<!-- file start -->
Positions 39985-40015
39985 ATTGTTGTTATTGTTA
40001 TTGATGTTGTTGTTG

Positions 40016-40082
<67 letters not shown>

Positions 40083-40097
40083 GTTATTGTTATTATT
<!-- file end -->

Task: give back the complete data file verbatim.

Positions 39985-40015
39985 ATTGTTGTTATTGTTA
40001 TTGATGTTGTTGTTG

Positions 40016-40082
<67 letters not shown>

Positions 40083-40097
40083 GTTATTGTTATTATT